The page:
Tongues is a very good gift, and has a definite role in the church – BUT, it must be handled with order. It needs to be interpreted, and it should not monopolize the entire service/meeting/etc.
34 Let the women keep silent in the churches; for they are not permitted to speak, but let them subject themselves, just as the Law says.
35 And if they desire to learn anything, let them ask their own husbands at home; for it is improper for a woman to speak in church.
These two verses get twisted a lot. We don’t have room to get into too many of the specifics here, but what you do need to know is that (1) extra-Biblical history shows that the women in Corinth, many of them having roots in the cult of Delphi, were used to babbling loudly in their pagan worship – and they likely brought this practice with them when they came to Christ, and (2) the Greek word for speak is in verses 34-35 is laleo which means specifically speaking without understanding – that is, this was not being interpreted (and is used elsewhere in the Bible referring to speaking in tongues w/out it being interpreted). So Paul’s point here is not that women are somehow banned from speaking or speaking in tongues in church, but that, since the women of Corinth apparently were particularly guilty of carrying on without interpretation, they needed to cut it out, and, as the husband is the head of his wife, the husbands needed to step in and get their wives to cut it out. He is not giving women a different commandment regarding tongues, he is just emphasizing it since they were causing a specific problem.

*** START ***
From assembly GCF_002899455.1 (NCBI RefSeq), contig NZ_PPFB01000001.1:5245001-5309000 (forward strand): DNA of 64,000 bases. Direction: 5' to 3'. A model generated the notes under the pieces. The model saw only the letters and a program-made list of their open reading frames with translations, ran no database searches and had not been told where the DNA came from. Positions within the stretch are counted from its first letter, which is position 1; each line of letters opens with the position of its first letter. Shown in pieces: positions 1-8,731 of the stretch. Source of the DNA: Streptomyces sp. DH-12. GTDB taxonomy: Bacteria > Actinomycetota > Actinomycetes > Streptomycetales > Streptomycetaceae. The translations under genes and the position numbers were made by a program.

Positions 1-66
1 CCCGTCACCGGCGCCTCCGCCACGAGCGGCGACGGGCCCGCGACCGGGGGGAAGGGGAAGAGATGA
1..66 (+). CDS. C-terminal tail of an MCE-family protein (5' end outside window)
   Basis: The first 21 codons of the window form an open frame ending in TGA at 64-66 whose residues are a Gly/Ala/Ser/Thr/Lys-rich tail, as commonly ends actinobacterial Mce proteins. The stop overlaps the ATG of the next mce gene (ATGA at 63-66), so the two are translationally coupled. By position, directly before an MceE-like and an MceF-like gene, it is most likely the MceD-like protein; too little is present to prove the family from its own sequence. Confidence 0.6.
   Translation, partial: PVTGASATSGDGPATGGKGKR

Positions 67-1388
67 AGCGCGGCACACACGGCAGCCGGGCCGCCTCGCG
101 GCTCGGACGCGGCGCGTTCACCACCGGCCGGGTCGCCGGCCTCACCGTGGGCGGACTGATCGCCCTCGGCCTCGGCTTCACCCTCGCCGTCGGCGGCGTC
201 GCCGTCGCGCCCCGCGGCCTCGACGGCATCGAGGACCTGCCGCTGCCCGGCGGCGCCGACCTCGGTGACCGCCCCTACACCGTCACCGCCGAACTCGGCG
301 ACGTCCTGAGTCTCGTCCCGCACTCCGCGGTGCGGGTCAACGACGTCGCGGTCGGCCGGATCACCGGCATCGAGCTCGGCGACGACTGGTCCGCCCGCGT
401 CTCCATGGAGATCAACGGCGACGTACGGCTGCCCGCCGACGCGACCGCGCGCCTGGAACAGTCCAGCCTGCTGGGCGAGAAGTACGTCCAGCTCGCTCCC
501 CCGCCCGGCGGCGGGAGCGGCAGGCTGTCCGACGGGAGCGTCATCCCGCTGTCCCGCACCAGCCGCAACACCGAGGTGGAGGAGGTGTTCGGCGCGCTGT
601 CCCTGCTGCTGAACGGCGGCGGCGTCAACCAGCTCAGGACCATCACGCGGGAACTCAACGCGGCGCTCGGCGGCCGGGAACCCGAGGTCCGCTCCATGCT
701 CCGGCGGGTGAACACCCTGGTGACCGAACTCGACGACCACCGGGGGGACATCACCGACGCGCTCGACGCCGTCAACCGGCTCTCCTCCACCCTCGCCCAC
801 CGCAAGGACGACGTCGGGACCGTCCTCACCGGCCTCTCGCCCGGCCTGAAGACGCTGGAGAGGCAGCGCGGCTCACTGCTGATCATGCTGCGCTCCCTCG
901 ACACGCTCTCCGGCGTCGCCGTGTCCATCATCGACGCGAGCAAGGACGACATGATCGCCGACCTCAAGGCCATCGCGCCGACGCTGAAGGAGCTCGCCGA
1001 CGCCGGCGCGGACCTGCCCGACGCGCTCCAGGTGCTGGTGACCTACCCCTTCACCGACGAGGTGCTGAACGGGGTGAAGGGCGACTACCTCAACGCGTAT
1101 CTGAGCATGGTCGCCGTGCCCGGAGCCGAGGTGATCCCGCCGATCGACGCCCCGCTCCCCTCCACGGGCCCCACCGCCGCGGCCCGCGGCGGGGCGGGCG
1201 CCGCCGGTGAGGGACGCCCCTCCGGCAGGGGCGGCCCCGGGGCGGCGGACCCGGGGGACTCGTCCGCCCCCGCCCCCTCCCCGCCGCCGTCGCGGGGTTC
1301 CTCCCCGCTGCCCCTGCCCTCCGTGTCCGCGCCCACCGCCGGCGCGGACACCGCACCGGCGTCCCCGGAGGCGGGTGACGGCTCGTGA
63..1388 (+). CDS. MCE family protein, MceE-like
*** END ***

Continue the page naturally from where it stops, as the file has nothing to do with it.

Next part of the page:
36 Was it from you that the word of God first went forth? Or has it come to you only?
37 If anyone thinks he is a prophet or spiritual, let him recognize that the things which I write to you are the Lord’s commandment.
38 But if anyone does not recognize this, he is not recognized.
39 Therefore, my brethren, desire earnestly to prophesy, and do not forbid to speak in tongues.
40 But let all things be done properly and in an orderly manner.
Paul sums up this long passage by pointing out that yes, he knows what he’s talking about, so the Corinthians need to follow his instructions. He also emphasizes that tongues is an important spiritual gift that should not be neglected, but it desperately needs to be handled in an orderly manner and interpreted.
Summing It All Up
So, we have learned that tongues can take the form of either foreign languages or heavenly languages.
And what’s the point of tongues?1 – It’s a way of witnessing more effectively (Acts 2)
2 – It’s a specific sign to unbelievers, and a way of conveying prophetic words and blessings (1 Corinthians 14)
3 – It’s a display of God’s power (Mark 16:17-18)
Join the Conversation
Do you have the gift of tongues, or know someone who does?Any other questions or comments? Leave ‘em below! :-)